Jamf Pro has a couple of triggers, events that cause that computer to check-in with the Jamf Pro server to run policies. Those include: Startup, Login, Logout, Network State Change, Enrollment Complete, Recurring Check-in, and Custom. You can read the description for each of those triggers by creating a new policy (you don’t have to save it) and read the descriptions for each of them in the General policy payload.
Recently, I had a situation where we wanted to run an update that’s pretty big on logout. This has the benefit of ensuring the software isn’t running. There are pros and cons to this trigger which I won’t get into here. However, one thing that I’ve always found unacceptable is the JAMF Helper HUD dialog in the bottom right corner that shows up.
I’ve submitted a feature request on JAMF Nation to improve this functionality: https://www.jamf.com/jamf-nation/feature-requests/5980/login-and-logout-policies-should-have-a-more-descriptive-message
The Jamf Pro administrator will know what the dialog means, but end users will be clueless. It’s not descriptive and quite confusing. You can try to educate your end-users on what this means, but you shouldn’t have to and naturally many of them may not remember.
With this in mind, I started working on a script where I could open a JAMF Helper dialog that would be good to run on logout that would let the end user know when . For this particular instance, I had to keep the script somewhat simple, but I still wanted to make it somewhat generic and flexible enough to be re-used in different policies using JSS Parameters (another area where Jamf Pro could be improved on). The goal here was to be able to 1) call either a full screen or HUD (Apple Heads Up Dialog) or a utility dialog, 2) insert a title, header and message, and optionally 3) allow an icon to be specified and button text (note: the button will not actually have any effect other than closing the dialog).
The current version of this script uses 6 JSS parameters. Some are required while others are optional.
Required: $4 is the window type used by JamfHelper. There are only three possible values: fs, hud, and utility.
Note: All these window types can be exited using CMD + Q.
hud: creates an Apple “Heads Up Display” style window
utility: creates an Apple “Utility” style window
fs: creates a full screen window the restricts all user input
Required: $5 is the title text used by JamfHelper for the dialog window. Does not appear in the fullscreen dialog, but you still need to fill it out.
Required: $6 is the header text used by JamfHelper.
Required: $7 is the description message used by JamfHelper.
Optional: $8 is the icon path used by JamfHelper. Do not escape characters. If not using one, leave empty. Heavily recommended to use it otherwise dialogs look weird.
e.g. /My Directory.app/icon.icns is a valid path. /My\ Directory.app/icon.icns is not a valid path.
A helpful path to know just in case you want something built into macOS:
Optional: $9 is the text in the first button. Requires that $4 be set to “utility” or “hud” otherwise the value in this parameter will be ignored.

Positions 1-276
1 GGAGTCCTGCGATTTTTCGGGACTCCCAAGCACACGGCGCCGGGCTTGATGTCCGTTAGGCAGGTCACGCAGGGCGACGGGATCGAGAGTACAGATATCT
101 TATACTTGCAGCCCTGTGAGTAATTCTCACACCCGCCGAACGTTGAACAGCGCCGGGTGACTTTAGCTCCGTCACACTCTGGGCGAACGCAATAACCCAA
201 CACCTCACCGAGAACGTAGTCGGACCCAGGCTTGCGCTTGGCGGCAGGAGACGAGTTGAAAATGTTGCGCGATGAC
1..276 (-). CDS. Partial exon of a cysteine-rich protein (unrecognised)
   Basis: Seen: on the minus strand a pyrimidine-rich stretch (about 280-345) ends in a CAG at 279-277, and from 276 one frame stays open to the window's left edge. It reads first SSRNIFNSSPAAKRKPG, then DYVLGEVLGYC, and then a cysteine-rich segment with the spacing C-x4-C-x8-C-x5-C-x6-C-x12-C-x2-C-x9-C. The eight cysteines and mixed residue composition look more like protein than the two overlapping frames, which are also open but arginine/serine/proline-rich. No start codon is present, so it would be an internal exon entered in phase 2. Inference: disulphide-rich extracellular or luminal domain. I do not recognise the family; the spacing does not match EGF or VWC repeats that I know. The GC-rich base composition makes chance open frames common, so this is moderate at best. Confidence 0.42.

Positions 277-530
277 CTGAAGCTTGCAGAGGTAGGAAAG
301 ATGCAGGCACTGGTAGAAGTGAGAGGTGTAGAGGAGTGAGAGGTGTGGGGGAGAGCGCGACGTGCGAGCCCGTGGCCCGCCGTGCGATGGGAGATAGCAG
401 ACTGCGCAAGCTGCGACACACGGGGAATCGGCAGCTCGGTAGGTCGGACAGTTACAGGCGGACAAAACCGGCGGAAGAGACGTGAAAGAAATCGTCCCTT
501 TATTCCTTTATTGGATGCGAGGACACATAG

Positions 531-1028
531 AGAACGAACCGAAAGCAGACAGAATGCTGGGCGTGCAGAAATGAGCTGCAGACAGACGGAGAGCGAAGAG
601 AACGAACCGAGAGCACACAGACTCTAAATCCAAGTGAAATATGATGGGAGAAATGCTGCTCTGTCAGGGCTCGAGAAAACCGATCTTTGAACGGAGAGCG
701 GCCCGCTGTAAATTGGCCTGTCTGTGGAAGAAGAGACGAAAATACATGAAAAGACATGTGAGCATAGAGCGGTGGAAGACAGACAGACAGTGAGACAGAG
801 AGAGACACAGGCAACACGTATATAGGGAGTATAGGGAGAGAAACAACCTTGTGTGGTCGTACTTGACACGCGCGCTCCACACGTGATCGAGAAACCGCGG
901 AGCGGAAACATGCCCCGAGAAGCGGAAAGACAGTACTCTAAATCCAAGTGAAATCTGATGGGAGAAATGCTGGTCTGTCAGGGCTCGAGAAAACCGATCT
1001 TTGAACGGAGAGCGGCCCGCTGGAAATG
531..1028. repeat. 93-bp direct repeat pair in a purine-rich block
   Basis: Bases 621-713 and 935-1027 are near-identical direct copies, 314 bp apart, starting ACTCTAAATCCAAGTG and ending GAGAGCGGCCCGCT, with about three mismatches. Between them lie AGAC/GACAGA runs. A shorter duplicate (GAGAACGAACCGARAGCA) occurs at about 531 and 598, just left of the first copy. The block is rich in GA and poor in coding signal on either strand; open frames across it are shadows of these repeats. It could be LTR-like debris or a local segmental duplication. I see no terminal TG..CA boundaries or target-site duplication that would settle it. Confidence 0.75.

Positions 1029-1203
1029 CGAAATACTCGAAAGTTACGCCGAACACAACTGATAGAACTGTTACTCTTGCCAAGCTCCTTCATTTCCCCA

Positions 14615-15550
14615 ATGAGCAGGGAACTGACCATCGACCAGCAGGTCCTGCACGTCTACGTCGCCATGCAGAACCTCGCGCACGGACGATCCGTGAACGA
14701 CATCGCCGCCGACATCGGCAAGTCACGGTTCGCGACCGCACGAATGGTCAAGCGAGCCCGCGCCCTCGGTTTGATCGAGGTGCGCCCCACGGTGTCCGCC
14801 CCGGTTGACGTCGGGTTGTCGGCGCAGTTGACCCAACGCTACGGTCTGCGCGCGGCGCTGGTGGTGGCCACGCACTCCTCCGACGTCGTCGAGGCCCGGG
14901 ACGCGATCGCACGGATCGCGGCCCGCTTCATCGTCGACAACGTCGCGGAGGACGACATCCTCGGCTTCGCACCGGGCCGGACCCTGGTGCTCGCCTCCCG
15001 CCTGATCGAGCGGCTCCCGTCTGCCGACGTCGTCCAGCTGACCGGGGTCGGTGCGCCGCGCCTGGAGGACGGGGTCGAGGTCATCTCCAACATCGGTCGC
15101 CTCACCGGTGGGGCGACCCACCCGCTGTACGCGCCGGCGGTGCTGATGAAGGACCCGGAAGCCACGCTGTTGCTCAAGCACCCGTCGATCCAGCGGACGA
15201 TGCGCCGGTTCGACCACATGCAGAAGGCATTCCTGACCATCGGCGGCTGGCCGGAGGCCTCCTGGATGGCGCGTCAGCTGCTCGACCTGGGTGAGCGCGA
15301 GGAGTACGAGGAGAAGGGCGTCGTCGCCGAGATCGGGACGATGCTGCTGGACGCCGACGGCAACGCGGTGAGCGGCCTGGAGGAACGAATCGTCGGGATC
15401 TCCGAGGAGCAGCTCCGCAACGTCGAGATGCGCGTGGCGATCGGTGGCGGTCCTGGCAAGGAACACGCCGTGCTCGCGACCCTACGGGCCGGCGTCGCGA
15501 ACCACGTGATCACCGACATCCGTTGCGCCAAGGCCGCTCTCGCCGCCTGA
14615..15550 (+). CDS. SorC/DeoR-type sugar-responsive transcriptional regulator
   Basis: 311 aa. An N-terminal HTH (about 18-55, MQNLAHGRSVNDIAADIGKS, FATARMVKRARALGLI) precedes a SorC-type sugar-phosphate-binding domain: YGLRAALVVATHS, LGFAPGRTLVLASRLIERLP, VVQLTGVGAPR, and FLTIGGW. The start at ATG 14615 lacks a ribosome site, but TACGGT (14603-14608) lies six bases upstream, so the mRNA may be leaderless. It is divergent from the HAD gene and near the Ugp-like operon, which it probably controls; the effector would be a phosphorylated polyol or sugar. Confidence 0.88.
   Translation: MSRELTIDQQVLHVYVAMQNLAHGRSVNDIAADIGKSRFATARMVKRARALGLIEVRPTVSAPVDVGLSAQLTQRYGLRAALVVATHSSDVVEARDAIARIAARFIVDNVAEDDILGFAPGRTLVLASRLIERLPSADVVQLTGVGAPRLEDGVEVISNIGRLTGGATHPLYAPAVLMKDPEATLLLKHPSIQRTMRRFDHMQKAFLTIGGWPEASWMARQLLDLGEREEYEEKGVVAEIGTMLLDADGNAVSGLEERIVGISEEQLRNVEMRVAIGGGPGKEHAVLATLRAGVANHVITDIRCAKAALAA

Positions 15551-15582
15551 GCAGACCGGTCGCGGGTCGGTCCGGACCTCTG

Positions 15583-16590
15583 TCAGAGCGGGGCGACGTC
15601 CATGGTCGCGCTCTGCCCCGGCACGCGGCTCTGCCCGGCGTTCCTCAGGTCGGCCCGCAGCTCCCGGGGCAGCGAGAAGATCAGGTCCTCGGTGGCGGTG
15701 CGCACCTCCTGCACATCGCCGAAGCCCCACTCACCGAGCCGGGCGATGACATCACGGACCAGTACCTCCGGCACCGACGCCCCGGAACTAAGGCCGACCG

Pressing the button will not have any effect other than to cause the dialog window to close.
Using the script in a policy
First upload the script to your JSS. After it has been uploaded, set the script to a Priority: Before and enter parameter labels as seen in the screenshot below. You’re free to use your own labels.
The next thing you’ll want to do is create a new policy. You will use the following policy payloads:
- Trigger: Logout
- Frequency: Ongoing (This depends on your policy scope. My targeted smart group focuses on computers not running the latest version which means they’d fall out of scope once the policy runs.)
- Add the packages you want.
Add the script you’ve uploaded to the Jamf Pro server. Set the script to run Before.
Check “Update Inventory” so that the computer’s inventory is updated when the policy finishes running.
Files and Processes:
In the Execute Command field, enter the following code which will close the JAMF Helper dialog:
kill "$(cat "/tmp/jamfHelper_PID.txt")"
This is useful if you are using the script for one policy only and just want to have the JAMF Helper dialog go away at the end the policy run. If you did this, you could have the JAMF Helper dialog come up for each policy that need to run at logout and disappear once the policy runs. If you have multiple policies running this would at least give the end user an idea of what software package is installing Of course, sometimes that’s not really necessarily because certain software just installs really quickly. But for bigger installers like Microsoft Office or Adobe CC applications which take a longer time to install, this might make more sense.
Note about logout triggers: If you have a configuration profile using the Login Window payload, make sure to check “Logout Script: Also execute the client computer’s LogoutHook script” which is under the Script tab for that payload. Otherwise, logout hooks will NOT run. Screenshot below:
You can download the script from my Github repo. Feedback is always welcomed.